My experience in the workplace has also provided another lesson. Fetola  runs a number of programmes that provide SMEs with business support and help them achieve business success. Its mandate and vision are therefore very closely aligned with the economic success of South African citizens. The programmes generally give preference to firms that are black-owned or that have a high proportion of employees that are black, however the barriers to entry are high and there are no free rides. In this way, Fetola seeks to contribute to redressing the inequities of the past, but in a manner that is positive; it is about working towards a future in which all South Africans are successful rather than dwelling on past injustices. This is exemplified in the office environment and the spirit of the company. The workplace itself is extremely integrated, and amongst the employees the concept of colour feels washed away. Fetola thus resembles a microcosm of my vision of a future South Africa, one that is conscious of a turbulent past and acknowledges the need for redress, but for which positive action is not hamstrung by legacy and a sense of entitlement; a future that is about growth and not about politics.

The political discourse of 2013 suggests that South Africa may be adjusting its trajectory towards achieving such a future. In his 2013 State of the Nation address, President Jacob Zuma alluded to a youth wage incentive scheme and a shift in focus towards getting the youth working. Furthermore, The National Development Plan, produced by the National Planning Commission, proposes to eliminate the ‘skills gap’ between what young people have learnt and what is demanded by the economy. At Fetola, we are busy with the development of the Graduate Asset Programme (GAP), an initiative to place 24000 graduates into internships over the next three years, thereby boosting the small business sector with skills and also giving capable grads much-needed access to real work experience. The overwhelming response to GAP thus far has proven without doubt that private and public interests alike are enthusiastic about putting our youth to work.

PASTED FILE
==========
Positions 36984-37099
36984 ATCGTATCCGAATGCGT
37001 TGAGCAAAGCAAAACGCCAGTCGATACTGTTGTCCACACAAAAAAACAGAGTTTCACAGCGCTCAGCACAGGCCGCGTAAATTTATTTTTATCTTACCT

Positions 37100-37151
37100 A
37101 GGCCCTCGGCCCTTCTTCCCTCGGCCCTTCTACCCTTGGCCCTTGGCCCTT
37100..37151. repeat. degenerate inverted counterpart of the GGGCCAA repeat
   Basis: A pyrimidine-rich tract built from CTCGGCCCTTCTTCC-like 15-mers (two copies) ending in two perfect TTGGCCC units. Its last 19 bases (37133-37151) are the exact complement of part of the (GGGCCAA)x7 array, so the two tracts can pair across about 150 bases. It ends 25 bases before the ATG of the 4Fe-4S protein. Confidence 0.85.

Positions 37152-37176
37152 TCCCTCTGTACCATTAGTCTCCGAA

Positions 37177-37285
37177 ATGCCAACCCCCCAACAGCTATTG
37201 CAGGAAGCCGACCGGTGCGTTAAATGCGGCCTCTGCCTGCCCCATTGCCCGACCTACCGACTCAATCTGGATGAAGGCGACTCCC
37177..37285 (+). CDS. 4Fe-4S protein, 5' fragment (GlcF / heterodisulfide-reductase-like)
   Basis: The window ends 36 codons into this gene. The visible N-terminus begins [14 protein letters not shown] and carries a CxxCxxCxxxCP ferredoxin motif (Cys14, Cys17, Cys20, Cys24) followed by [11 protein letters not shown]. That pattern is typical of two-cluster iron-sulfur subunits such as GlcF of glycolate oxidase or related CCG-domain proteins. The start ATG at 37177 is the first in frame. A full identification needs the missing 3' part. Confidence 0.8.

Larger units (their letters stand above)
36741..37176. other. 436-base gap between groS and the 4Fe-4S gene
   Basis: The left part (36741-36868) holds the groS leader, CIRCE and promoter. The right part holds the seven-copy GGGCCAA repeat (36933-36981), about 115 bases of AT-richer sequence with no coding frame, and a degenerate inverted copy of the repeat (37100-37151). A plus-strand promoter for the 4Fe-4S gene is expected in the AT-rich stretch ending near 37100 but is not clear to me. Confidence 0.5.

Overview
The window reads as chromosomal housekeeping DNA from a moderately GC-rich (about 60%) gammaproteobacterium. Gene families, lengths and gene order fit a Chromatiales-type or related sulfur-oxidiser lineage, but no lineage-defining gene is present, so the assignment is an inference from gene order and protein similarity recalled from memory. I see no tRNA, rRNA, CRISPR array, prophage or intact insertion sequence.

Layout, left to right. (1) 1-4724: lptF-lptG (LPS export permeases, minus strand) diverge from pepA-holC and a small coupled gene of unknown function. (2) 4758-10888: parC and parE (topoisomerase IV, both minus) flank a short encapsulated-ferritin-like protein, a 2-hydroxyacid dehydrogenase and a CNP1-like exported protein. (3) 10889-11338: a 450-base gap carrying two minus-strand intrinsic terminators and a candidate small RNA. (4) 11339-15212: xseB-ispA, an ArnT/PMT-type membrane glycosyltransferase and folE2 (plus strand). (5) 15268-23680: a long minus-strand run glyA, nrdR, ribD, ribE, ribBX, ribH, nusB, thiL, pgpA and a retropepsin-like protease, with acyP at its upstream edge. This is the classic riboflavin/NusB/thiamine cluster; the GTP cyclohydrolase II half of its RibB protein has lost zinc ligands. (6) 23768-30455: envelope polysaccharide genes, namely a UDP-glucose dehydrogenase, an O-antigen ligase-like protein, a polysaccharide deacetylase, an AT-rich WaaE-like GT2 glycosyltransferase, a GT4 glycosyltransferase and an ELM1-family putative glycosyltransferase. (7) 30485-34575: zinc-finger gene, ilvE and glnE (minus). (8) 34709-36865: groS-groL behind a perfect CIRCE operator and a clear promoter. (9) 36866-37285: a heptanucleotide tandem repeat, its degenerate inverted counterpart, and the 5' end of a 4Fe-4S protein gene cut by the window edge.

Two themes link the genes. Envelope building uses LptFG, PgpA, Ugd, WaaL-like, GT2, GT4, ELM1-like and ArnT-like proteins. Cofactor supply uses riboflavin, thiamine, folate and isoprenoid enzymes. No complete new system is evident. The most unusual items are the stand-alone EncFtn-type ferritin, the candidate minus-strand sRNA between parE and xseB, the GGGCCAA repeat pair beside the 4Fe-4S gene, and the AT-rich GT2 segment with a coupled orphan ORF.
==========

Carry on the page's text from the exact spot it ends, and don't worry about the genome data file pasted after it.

This political dialogue suggests that the star of South Africa’s promise may once again brighten for the youth. With Youth Day approaching, the youth have cause to look back to 1994 and revive the promise of the future. This hope must be tempered by an awareness that we need to deliver on these promises, but by up-skilling our youth and by pointing ourselves towards growth and away from a racially embittered past, we can unlock South Africa’s potential.

Nicholas Owsley is an Assistant Project Manager at Fetola. He recently graduated with an Honours Degree in Politics, Philosophy and Economics and has been published in the Sowetan, Engineering News, Business Report, and others.

  • Interesting persepective coming from a ‘white youth’. Im impressed in the manner in which the writer is able to transcend ethinic politics and recognise the challenge for what it is. Given his skin colour I was sort of expecting him to delve into the gibberish that complains about the non existent marginalisation of of white people in the post 1994 South Africa when all evidence points toi the fact that white privilleges persist in this era and the people who bear the cost of the era are overwhemingly black.

  • But then, it is u sir who brings in the race card on this matter, on this occassion at leas.

  • You drum up the race card while accusing of others of being guilty for doing so.

  • Na! You mis my point. I needed to mention race to make this point. How else would I have achieved this.